Sheep producers further their causes

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COLUMBUS – Recently, two representatives from the Ohio Sheep Improvement Association, Jim Percival and Roger High, traveled to the nation’s capitol for the annual American Sheep Industry Spring Legislative Trip.
A sheep producer from Greene County, Percival is a member of American Sheep Industry’s Legislative Council while High serves as Ohio Sheep Improvement Association’s executive director.
Purpose. The purpose of the legislative trip was to inform members of Ohio’s congressional delegation about important policy issues related to Ohio’s sheep industry.
While in Washington, association representatives had the privilege of meeting with Sen. Sherrod Brown and Reps. Zach Space and Jim Jordan. He also met with aides to Reps. Charlie Wilson, John Boehner and Sen. George Voinovich.
Issues discussed during these meetings included the 2007 farm bill; reauthorization of the National Sheep Industry Improvement Center; support for the Wool Loan Deficiency Payment; and the conservation title for prescriptive grazing with sheep that included the possibility of adding the ewe lamb payment under disaster assistance for agriculture.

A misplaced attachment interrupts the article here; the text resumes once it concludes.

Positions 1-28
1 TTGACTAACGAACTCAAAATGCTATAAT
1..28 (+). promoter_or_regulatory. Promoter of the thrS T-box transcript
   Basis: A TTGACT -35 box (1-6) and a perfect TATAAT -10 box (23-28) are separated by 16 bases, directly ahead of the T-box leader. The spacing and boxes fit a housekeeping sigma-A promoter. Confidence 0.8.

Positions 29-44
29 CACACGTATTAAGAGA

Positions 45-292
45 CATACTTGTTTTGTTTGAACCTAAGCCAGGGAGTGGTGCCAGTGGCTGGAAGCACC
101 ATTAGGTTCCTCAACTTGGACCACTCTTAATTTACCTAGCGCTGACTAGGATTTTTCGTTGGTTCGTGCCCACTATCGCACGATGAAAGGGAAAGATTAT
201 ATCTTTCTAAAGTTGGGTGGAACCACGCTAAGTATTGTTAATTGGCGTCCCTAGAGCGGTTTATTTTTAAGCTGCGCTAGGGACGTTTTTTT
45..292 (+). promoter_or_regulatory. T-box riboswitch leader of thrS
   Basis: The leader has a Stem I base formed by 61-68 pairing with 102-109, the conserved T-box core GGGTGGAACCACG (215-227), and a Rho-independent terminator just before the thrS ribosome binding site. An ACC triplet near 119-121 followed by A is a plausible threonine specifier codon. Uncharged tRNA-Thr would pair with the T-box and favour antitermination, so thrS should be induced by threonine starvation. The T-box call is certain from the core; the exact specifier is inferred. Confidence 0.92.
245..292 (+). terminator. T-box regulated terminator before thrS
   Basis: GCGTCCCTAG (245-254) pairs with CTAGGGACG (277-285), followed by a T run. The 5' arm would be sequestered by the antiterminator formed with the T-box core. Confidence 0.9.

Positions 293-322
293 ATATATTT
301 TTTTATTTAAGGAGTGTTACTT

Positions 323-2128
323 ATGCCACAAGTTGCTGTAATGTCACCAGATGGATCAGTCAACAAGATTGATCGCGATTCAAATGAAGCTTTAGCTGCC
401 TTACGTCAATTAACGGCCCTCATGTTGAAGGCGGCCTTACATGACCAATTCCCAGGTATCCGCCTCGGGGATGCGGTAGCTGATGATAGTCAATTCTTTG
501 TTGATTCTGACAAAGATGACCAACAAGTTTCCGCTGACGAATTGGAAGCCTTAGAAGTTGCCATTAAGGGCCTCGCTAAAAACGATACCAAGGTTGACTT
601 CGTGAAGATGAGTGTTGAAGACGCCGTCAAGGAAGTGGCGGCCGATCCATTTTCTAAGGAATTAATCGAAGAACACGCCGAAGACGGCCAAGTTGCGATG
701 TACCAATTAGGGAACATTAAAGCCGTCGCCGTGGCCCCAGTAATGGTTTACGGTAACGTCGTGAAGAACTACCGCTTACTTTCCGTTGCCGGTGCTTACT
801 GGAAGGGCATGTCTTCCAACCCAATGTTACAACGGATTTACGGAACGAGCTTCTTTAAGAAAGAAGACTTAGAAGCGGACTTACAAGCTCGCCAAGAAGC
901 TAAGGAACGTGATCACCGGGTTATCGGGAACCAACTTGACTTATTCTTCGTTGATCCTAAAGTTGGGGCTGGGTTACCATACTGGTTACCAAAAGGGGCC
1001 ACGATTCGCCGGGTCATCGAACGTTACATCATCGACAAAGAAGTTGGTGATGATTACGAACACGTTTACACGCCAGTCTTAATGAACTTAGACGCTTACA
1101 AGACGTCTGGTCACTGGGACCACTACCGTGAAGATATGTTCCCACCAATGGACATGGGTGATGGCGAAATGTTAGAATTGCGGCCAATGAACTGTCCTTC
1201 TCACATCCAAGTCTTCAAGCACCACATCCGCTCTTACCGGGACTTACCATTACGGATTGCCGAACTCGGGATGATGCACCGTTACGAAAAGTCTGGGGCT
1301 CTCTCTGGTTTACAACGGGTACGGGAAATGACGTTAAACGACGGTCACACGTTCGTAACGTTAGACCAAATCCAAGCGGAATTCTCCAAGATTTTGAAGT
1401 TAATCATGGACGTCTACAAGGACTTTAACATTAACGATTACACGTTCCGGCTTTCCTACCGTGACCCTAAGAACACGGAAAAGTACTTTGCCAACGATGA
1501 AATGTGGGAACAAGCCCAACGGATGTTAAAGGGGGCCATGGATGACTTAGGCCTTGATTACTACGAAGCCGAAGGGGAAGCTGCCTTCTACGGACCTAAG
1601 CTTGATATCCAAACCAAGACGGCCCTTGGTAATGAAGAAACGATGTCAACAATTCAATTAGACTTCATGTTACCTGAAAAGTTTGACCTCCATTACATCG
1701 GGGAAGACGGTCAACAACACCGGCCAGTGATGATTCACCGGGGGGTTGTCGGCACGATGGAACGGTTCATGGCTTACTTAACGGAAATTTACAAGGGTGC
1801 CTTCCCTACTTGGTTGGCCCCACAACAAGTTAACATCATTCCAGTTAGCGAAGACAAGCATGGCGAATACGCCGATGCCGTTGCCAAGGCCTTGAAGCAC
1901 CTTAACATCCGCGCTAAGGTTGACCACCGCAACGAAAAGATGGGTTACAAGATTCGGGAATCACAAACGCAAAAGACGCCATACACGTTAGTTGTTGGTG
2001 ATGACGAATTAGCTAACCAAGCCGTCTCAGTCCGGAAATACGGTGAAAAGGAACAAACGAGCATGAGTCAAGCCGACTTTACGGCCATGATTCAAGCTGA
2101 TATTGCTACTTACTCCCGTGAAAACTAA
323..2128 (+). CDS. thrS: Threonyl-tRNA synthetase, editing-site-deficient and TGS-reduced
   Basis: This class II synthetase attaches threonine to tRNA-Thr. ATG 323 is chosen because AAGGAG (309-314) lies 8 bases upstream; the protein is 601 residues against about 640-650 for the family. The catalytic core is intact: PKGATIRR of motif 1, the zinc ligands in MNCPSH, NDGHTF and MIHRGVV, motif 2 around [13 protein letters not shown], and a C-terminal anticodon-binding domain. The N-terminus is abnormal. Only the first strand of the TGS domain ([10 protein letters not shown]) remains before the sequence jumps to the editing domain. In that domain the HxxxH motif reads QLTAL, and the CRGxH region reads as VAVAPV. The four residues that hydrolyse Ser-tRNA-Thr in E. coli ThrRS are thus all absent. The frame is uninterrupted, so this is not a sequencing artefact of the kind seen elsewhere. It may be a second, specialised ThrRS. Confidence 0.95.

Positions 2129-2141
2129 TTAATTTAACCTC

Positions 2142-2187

Issues. Another important issue discussed included support for H.R. 1760, which would allow state-inspected meat to be shipped across state lines.
Ohio’s delegation also encouraged an opposition vote on legislation that would ban the slaughter of horses in the U.S.; emphasized the continued need to maintain the current animal identification system sometimes referred to as the Scrapie Identification System; and asked for continued support for the scrapie eradication program.
Possibly the most important thing the association’s representatives discussed was for increased funding for USDA-Wildlife Services in the eastern region of the United States.
With increased losses to predators such as coyotes and black vultures, this is becoming a more significant issue.
The eastern sheep and cattle industries are working with other livestock trade organizations and Farm Bureau to request an increase in the funding for USDA-Wildlife Services in states such as Ohio.
More information. For more information about Ohio Sheep Improvement Association, refer to its Web site, www.ohiosheep.org, or contact the office at 614-246-8299.

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